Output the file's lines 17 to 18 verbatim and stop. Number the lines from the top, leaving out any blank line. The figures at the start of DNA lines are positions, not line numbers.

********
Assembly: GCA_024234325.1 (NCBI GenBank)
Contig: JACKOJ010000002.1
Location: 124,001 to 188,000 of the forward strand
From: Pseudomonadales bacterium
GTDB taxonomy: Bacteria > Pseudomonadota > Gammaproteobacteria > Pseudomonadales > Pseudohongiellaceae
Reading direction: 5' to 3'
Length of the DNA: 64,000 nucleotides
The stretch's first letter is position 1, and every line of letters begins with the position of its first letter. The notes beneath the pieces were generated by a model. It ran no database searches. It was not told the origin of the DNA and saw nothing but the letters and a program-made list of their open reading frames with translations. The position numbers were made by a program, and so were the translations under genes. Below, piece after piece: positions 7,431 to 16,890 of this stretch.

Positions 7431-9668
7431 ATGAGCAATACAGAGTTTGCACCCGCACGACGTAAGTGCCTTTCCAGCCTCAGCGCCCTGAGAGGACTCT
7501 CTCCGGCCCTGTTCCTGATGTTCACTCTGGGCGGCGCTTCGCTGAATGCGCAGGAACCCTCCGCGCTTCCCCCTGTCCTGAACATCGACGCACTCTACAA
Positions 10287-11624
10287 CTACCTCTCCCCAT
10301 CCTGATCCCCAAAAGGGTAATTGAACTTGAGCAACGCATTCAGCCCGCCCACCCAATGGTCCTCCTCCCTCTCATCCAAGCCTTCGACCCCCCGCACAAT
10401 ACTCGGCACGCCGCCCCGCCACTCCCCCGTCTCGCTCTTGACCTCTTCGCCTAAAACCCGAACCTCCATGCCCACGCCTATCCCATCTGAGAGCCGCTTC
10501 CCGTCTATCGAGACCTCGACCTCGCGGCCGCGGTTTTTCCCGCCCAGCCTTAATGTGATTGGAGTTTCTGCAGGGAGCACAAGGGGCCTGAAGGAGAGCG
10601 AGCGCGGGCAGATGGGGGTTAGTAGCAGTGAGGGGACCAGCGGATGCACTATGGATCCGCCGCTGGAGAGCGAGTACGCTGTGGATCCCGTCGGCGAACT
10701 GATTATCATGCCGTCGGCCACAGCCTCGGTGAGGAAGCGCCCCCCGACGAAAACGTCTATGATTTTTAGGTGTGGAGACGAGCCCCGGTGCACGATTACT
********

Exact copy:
10601 AGCGCGGGCAGATGGGGGTTAGTAGCAGTGAGGGGACCAGCGGATGCACTATGGATCCGCCGCTGGAGAGCGAGTACGCTGTGGATCCCGTCGGCGAACT
10701 GATTATCATGCCGTCGGCCACAGCCTCGGTGAGGAAGCGCCCCCCGACGAAAACGTCTATGATTTTTAGGTGTGGAGACGAGCCCCGGTGCACGATTACT